Elementary school-age members of Hashomer Hatzair in the Stuttgart displaced persons camp, circa 1946–1949. Lova Warszawczyk is standing in the center.
Explore a timeline of key events during 1939 in the history of Nazi Germany, World War II, and the Holocaust.
In 2013, Yad Vashem recognized Italian cyclist Gino Bartali as Righteous Among the Nations for his rescue activities. Learn more
Children's diaries bear witness to some of the most heartbreaking experiences of the Holocaust. Learn about the diary and experiences of Chaim Kozienicki.
Close-up street portrait of Dawid Samoszul, probably taken in Piotrkow Trybunalski, Poland, between 1936 and 1938. Dawid was killed in the Treblinka killing center at the age of 9.
Amalie Petranka (later Salsitz) at 22 years of age. She gave this photo to Norman Salsitz shortly after they met. Photograph taken in Stanislawow, Poland, on October 10, 1939.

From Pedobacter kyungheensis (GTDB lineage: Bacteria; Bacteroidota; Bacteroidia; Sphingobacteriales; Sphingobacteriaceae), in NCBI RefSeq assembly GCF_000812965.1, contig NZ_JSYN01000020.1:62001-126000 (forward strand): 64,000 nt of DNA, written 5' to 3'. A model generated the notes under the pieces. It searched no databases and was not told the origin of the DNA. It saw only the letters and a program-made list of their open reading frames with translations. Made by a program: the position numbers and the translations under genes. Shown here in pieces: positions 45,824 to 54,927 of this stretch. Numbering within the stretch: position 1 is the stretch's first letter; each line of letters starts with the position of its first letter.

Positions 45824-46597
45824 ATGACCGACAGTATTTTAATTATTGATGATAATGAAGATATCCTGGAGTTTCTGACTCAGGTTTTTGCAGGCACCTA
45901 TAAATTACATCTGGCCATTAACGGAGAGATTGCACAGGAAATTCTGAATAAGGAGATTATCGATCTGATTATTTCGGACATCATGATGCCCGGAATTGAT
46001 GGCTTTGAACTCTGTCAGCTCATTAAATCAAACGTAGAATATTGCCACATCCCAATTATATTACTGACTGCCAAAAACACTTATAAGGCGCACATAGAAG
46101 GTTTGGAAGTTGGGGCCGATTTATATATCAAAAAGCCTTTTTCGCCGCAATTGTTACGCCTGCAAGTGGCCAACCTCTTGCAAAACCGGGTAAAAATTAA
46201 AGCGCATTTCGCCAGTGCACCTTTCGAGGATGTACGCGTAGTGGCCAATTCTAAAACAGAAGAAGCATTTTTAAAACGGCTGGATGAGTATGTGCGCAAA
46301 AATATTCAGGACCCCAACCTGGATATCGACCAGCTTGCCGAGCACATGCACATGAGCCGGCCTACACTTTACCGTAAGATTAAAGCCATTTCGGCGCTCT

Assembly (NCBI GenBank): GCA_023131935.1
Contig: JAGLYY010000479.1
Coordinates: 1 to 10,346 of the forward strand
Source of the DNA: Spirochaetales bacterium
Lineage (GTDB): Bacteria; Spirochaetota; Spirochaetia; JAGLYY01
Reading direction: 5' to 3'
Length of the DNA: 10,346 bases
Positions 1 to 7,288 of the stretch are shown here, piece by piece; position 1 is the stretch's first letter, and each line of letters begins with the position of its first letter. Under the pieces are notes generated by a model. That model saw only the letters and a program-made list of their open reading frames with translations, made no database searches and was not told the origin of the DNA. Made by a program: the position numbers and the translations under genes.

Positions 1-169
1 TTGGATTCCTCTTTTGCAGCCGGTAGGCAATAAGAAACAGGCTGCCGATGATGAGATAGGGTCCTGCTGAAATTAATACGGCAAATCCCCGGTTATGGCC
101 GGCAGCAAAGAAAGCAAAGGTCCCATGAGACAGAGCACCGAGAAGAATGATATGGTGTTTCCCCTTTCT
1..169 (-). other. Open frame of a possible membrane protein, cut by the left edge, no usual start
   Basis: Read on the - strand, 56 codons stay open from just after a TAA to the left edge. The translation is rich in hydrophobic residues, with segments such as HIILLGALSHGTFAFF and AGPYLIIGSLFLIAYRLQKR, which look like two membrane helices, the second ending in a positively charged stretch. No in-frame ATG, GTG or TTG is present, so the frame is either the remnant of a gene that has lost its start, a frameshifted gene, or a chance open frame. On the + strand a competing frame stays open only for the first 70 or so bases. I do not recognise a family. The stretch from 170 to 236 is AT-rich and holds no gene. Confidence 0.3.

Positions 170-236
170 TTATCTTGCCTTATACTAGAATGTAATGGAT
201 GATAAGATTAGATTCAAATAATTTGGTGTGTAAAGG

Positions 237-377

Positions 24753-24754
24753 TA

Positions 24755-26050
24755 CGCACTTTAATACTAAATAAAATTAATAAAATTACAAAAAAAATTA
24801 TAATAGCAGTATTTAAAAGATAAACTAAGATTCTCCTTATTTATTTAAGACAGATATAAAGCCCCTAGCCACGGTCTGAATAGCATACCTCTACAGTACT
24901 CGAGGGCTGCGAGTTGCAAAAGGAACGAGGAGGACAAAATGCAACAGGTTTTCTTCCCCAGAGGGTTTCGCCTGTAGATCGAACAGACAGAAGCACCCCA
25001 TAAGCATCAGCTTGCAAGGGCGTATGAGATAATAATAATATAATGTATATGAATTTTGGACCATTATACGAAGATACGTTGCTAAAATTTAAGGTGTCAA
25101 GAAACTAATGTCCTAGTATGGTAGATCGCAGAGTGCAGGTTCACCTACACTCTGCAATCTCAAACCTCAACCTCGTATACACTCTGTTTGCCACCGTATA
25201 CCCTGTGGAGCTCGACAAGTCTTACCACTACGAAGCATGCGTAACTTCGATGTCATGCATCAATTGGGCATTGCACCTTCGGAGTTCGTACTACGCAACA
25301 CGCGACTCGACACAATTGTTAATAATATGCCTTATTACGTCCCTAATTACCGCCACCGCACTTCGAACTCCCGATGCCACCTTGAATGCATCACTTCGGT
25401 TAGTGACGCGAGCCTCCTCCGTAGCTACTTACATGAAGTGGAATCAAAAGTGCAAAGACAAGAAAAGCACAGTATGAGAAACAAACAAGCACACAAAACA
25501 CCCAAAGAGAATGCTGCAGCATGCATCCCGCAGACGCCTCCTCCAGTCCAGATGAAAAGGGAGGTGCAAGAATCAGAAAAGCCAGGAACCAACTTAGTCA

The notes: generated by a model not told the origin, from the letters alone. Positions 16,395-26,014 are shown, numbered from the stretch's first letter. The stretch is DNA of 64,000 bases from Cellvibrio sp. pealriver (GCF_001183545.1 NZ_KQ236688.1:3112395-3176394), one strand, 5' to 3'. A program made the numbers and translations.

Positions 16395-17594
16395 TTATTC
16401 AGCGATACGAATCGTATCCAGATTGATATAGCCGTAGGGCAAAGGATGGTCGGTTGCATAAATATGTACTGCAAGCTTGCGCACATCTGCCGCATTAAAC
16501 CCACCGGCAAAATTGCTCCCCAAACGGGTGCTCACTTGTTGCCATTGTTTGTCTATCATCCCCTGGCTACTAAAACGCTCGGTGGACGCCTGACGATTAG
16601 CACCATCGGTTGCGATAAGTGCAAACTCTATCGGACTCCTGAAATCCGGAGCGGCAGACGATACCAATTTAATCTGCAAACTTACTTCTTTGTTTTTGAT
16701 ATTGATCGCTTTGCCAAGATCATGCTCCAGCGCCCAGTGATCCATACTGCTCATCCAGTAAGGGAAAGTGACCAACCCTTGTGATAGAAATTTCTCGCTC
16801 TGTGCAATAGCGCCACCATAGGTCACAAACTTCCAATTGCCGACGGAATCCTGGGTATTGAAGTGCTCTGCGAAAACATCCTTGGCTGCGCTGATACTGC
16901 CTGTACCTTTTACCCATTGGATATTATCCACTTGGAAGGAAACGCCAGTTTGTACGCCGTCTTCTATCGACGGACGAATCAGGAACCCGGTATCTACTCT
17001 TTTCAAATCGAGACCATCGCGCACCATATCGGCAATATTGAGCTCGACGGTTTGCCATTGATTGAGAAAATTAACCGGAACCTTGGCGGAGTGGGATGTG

An antisemitic illustration from a Nazi film strip. The caption, translated from German, states: "As an alien race Jews had no civil rights in the middle ages. They had to reside in a restricted section of town, in a ghetto." Place and date uncertain.
A work corps of German women marches to the fields. Beginning in 1939, many thousands of German women between the ages of 17 and 25 worked on farms as part of a national labor service program. Germany, wartime.
September 1, 1941. On this date, Reinhard Heydrich declared that all Jews aged 6 and over in the Third Reich must wear a yellow Star of David.
Social Democratic politician Otto Wels was the only German parliamentary leader to openly oppose passage of the Enabling Act, the cornerstone of Adolf Hitler's dictatorship.
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